Contact Us
Your Municipal Officers
Dear Barack,
Puzzle me this…
South Speak
Wormy Watermelon
Mourning in America*

Contact Us
Municipal Contacts



The Northerner’s Guide to the Southern Lexicon


It’s been nearly ten years since I packed up my rented moving van and motored South. I came on the wings of love, so the five day trip – which was also my honeymoon – was breathlessly romantic. Then I got out of the truck in Aberdeen, Mississippi.

It was July. Need I say more?

As if the heat and the humidity were not enough of an adjustment for this Montana girl, there were immediately evident language differences which convinced me we had passed through a cosmic fault zone somewhere near Iowa and had landed upon another planet.

I’m the Communication Kid. I have a fairly firm grip on the English language and can sometimes even respond in one or two other tongues if such is required of me so, naturally, I figured I could handle a little South-Speak. I knew enough to expect some “Y’alls” and “All y’alls.” I even expected to “reckon” from time to time. I did not, however, anticipate being faced with such an entirely daunting communication challenge.

In time, I learned that the four wheeled vehicle used in grocery stores to convey foodstuffs from aisle to aisle and out the door is NOT a grocery cart. It’s a buggy.

My kitchen range has four eyes and not the first burner.

I do not take my mother to the Doctor’s office. I now carry her there.

I no longer plug-in the Christmas lights, I plug them up – an interesting concept to me who heretofore only plugged up kitchen sinks and the occasional toilet.

I now pull the door to, fix to accomplish daily tasks, and, from time to time,  in the course of conversation I abbreviate the latter term to “finna” which is, of course, an even cooler and much more colloquial way of saying “preparing to...”

Almost instantly, it became apparent that there was a larger problem with my ability to communicate in this new world. Black people, with whom I’d had nearly no previous intercourse (in any application of the verb,) speak an entirely different language. I guess Oprah and her similarly pigmented colleagues take lessons or something. In case you had not yet noticed, newsy-actorish black folks speak just like..well…Northerners!  Such is not the case in the South. I actually heard two black women whispering about another who was speaking in a newsy-actorish way on the telephone to a client. The two, in scorn and revulsion accused the third girl of “talking all white.” That confused me completely.

First of all, most black people in Aberdeen speak backwards. It’s interesting and colorful (no pun intended,) but rings very discordant in the unprepared Northern ear. They never “ask” a question they “axt” it. Nor do they string the words together in the traditional English manner. Where I might ask, “Where is the tapioca?” they say, “Where it is?”

Black people in Aberdeen don’t LIVE anyplace. They “stays,” as in,  “Where you stays?”

Additionally, they have an entire dictionary full of words which are meant to be spoken in English, but are abbreviated so thoroughly that it was impossible for me to sort it all out in the beginning. Here is a short list:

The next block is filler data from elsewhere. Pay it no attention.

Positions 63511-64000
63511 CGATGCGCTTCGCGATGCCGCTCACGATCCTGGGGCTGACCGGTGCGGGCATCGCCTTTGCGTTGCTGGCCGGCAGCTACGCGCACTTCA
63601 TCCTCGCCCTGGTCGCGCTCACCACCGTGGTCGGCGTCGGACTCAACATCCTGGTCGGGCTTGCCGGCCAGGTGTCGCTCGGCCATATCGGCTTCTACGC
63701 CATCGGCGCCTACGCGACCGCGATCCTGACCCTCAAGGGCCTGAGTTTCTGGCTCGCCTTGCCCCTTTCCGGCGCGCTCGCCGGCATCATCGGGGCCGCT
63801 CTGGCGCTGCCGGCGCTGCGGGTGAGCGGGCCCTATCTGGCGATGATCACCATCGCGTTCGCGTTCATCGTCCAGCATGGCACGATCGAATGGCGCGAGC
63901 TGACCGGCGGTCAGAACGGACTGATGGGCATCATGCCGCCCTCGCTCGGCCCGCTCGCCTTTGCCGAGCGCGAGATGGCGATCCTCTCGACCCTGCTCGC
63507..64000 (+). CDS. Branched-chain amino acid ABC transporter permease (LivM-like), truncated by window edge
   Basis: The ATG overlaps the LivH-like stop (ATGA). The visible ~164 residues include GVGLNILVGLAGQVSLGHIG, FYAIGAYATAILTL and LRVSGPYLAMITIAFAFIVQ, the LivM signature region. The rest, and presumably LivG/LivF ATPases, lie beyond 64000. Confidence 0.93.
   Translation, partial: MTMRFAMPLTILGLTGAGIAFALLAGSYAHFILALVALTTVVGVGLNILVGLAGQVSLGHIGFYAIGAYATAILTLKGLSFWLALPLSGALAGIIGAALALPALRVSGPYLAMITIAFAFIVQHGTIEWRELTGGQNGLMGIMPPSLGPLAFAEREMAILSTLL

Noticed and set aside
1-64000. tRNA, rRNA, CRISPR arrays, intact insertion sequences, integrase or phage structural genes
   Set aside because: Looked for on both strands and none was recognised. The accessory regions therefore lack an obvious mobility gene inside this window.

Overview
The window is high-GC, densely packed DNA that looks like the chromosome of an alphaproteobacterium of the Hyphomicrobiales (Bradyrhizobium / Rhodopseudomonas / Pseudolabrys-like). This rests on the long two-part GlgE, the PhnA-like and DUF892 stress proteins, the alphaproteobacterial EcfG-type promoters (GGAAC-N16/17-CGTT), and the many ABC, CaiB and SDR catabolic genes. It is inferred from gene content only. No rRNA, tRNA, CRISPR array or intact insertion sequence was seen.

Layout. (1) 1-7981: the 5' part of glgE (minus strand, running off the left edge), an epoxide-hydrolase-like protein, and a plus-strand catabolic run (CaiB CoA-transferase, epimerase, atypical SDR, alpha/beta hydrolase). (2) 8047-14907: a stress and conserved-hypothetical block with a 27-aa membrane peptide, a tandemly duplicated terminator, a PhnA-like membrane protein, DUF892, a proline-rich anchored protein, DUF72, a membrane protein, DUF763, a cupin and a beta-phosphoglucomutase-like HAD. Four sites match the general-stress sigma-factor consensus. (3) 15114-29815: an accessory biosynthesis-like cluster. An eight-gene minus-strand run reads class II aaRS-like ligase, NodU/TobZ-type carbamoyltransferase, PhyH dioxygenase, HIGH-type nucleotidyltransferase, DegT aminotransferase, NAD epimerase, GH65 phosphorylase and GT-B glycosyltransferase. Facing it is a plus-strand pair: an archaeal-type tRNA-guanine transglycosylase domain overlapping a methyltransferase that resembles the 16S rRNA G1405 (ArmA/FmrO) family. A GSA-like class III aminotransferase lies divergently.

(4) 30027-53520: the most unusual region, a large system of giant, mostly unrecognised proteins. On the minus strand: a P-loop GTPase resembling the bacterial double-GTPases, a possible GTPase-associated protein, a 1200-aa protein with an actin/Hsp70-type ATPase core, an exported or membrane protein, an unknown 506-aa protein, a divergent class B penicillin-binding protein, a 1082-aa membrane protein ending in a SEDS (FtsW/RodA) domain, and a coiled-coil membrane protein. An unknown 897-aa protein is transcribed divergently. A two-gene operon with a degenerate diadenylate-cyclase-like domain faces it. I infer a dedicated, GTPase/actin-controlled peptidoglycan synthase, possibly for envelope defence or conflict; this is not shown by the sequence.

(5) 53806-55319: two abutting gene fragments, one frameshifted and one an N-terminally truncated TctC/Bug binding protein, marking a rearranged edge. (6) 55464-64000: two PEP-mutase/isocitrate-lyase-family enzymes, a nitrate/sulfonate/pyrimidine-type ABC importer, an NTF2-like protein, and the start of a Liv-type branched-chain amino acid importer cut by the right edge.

Fo – the number between three and five.

Do – the thing you pull to in the bathroom

Po – what ‘peoples in the projex is.’

Yo – belonging to you.

Chirrens – offspring

Babies – another word for offspring which may be used for the entire life of the child.

Mess – fecal matter of undetermined origin - as in “He done stepped in mess!”

A conversation might go something like this:

“Who he?”

“He aunTEE Shamika baby.” (What ever happened to possessive nouns like his and hers?)

“He yo cousin, (insert the “n-word" here.)”

“Ah’s finna say, he bright skin like aunTee.”

Interestingly, black people have an entire bushel basket of terms to describe the particular color of their skin. Light-skin. Bright-skin. Red-skin. (I wonder what the Native Americans in Montana would make of this news?) For my part, I have the most trouble with this one. My training in race relations came from NBC news and Sesame Street. I try very hard not to see skin color differences between white people and black people at all, so to expect me to remark upon the subtle shades from "blue-gum" black to “she so bright she almost white” is, I fear, an impossibility.

I promise it took six or eight months for me to be able to take and translate a phone message at the law office where I worked. I spent the first year in Mississippi bewildered. The good news is, after nearly a decade, I’ve managed to become almost fluent in South-Speak and am pleased to converse with my neighbors of all colors. I can even understand those whose necks are rumored to be the only affected region.

The rednecks among you have yet another dialect to which I’m catching on quite well. The problem I have with Redneck is, I don’t know how to spell the words some of my “country” friends use.

“Where did you put the potato chips?”


“Where’s the wheel-barrow?”

“Oh-vaire yonder way.”

 “How did you do that, anyway?”

“Like at.”

“Hey, Ricky Bob….why did you ride your bicycle to work? Did you get another DUI?”

“Nah. Truck wouldn’t crank. I don’t know what’s up. It crunk just fine last night…..”

I don’t think y’all can surprise me much these days. Y’orta bout got me trained.



See also The Redneck Dictionary